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GLOVEGOLD SHIPPING, LIMITED, Appellant, v. SVERIGES ANGFARTYGS ASSURANS FORENING d/b/a The Swedish Club, Appellee.
This case raises the question of whether a Florida court has jurisdiction over a foreign insurance company that denied coverage to one of its insureds, a foreign shipping company, when the insured vessel was extensively damaged while sailing in Florida waters. In particular, in this case, on February 5, 1996, a ship owned by appellant Glovegold Shipping, Limited (Glovegold) suffered catastrophic engine and other consequential damages off the Florida coast near Jacksonville. We conclude that the requirements of Florida's long-arm statute and the constitutional due process requirements for specific jurisdiction over appellee in Florida are met. We also conclude that the policy of marine insurance here at issue does not contain a valid forum selection provision. Accordingly, we reverse the order dismissing appellant's complaint for lack of jurisdiction and venue, and we remand this case for further proceedings.
A. THE PARTIES
Appellee, the Swedish Club (TSC), an insurer headquartered in Sweden, provides insurance for vessels throughout the world. TSC offers ship owners and operators three types of insurance to protect their interests in, and against potential liabilities on account of, their vessels: 1) protection and indemnity, such as against the risk of liability for a wide range of defined occurrences other than collision; 2) hull and machinery, such as first-party property damage and collision liability; 3) freight, defense and demurrage. TSC also promises to deliver those shipowners who insure with it a high level of insurance services, including response at the scene of any casualty, with TSC surveyors on hand to assist in the assessment of damage, and the preparation of specifications for repairs. TSC's internet site states that “[t]he Swedish Club's wealth of insurance, technical, and legal support is available on a round-the-clock basis, from the moment a member is involved in a casualty. Experienced specialists are dispatched to the scene.”
As part of this worldwide insurance business, TSC has, as stated in its marketing materials on the internet site, established and maintained a worldwide “network of agents,” including a system of correspondents throughout the United States, designed to respond in the event of a casualty anywhere in the world. This network includes technical, salvage, and legal correspondents in the three major Florida ports: Jacksonville, Tampa, and Miami. In the Miami area is the Coral Gables office of Scandinavian Marine Claims Office, Inc. (SMCO), which investigated the casualty in this case.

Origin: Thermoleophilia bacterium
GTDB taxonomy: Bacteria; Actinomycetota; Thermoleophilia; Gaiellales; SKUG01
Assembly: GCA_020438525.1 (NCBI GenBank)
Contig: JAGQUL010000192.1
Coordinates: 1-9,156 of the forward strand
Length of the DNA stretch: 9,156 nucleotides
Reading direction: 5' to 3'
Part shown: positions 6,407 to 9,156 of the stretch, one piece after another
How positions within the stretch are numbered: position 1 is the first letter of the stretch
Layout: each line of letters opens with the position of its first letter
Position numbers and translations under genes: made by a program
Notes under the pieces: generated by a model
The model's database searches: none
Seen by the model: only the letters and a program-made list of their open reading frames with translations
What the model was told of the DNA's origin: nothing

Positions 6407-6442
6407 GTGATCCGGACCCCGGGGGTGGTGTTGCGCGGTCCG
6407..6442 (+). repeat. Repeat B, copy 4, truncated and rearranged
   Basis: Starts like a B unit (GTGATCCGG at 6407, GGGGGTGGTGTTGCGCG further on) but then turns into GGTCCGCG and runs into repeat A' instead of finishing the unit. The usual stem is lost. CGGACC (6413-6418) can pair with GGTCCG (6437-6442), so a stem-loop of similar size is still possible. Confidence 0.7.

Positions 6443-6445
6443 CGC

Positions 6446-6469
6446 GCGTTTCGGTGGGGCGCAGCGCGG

Appellant Glovegold, a Maltese company with offices in Pireaus, Greece, owned the ANTHENOR EXPRESS, a Maltese-flag cargo vessel. Denholm Shipmanagement LTD, a Scottish company, managed the vessel. According to evidence submitted by Glovegold, the vessel plied a regular and continuous trade in and out of Florida ports, including Jacksonville, Miami, Port Everglades, and Tampa. Her historic trading pattern can be summarized as follows:
Aug. 89-Dec. 90: Miami-Cayman Islands
Jan. 91-Feb. 92: Tampa-Guatemala
Feb. 92-Jan. 94: Miami-Bahamas
Jan. 94-Feb. 96: Jacksonville or Port Everglades-Bahamas
During this time, various shipping organizations operating out of offices in Florida engaged the ANTHENOR EXPRESS on time-charters. During 1991 and 1992, the vessel was chartered to Tampa Bay Shipping of Florida. From 1993 through 1996, the vessel was chartered to Bahmar Agencies and SeaExpress, both managed from Miami. Danoff Inc., a Miami-based ship brokerage firm, brokered these charters.
Throughout this time, the vessel was regularly maintained, supplied and crewed in Florida, with repairs and periodic drydockings carried out at commercial facilities located either in Jacksonville, Miami, or Port Everglades. The offices of Bureau Veritas at Miami and Port Everglades carried out all classification surveys. Florida-based ship chandlers always provisioned the vessel in Florida ports (Miami, Jacksonville, Port Everglades). New and relieving crew members always boarded the vessel in Florida ports, and their contracts of employment were always signed upon their reporting on board.
Prior to the February 1996 casualty, the only litigation involving the ANTHENOR EXPRESS during this eight-year period was an action brought in the United States District Court, Tampa, Florida, in or about 1992, involving Tampa Bay Shipping of Florida and Apollo Stevedore Shipping, Inc. The Tampa office of Holland & Knight represented Glovegold in this earlier matter.
B. THE INSURANCE POLICY
On July 31, 1995, TSC issued Glovegold a policy of hull and machinery (H & M) insurance for the period from July 31, 1995, to December 31, 1995. Lars Rhodin, the Director of the Hull Claims Department for TSC, stated by affidavit, “[t]here was no connection with the State of Florida or the United States of America in the placing or issuing of the insurance.” The affidavit of George Zachariou, master of the ANTHENOR EXPRESS until July 31, 1995, however, affirmed that the vessel was berthed at Port Everglades, Florida on July 31, 1995, when the policy was issued. According to Glovegold, TSC, by addendum executed December 31, 1995, extended the coverage to December 31, 1996. Glovegold also submitted the affidavit of Konstantinos S. Kostopoulos, Glovegold's managing director. Kostopoulos explained the hand-written notes of Mr. Pokidis, a major Glovegold shareholder. These notes, a copy of which was attached to the Kostopoulos affidavits, reflected the deck log entries of the ANTHENOR EXPRESS, and they showed that the ANTHENOR EXPRESS was berthed in the Port of Miami on December 31, 1995, when the addendum was executed.
C. THE CLAIM